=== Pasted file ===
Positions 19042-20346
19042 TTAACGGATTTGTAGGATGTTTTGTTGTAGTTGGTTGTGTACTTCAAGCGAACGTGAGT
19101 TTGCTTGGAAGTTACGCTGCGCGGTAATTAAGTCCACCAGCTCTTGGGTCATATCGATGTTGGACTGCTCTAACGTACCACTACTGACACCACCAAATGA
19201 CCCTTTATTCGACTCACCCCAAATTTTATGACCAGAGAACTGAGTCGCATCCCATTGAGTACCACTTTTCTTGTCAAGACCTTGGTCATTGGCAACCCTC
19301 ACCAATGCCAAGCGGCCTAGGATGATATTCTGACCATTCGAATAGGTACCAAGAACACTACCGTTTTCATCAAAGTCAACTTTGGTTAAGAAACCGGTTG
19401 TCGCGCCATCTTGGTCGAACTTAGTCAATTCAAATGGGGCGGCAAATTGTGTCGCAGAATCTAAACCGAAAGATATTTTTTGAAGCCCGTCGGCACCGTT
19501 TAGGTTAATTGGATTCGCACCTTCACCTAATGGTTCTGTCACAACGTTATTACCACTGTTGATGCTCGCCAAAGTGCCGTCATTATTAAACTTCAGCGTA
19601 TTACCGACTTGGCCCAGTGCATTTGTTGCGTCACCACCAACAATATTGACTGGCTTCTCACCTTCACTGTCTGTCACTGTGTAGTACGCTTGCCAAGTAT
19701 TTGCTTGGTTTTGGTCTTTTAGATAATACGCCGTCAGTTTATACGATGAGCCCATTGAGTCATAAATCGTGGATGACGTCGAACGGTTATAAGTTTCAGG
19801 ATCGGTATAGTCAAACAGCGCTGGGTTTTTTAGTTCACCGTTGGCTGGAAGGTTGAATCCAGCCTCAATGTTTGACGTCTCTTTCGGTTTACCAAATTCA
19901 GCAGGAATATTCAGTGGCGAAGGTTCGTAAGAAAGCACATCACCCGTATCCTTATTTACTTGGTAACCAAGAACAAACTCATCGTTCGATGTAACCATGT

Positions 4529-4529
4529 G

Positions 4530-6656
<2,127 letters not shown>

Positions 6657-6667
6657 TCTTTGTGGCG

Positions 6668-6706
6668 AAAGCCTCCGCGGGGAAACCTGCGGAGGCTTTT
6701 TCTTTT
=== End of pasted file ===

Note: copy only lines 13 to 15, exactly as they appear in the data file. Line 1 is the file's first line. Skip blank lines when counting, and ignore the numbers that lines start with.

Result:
4529 G

Positions 4530-6656
<2,127 letters not shown>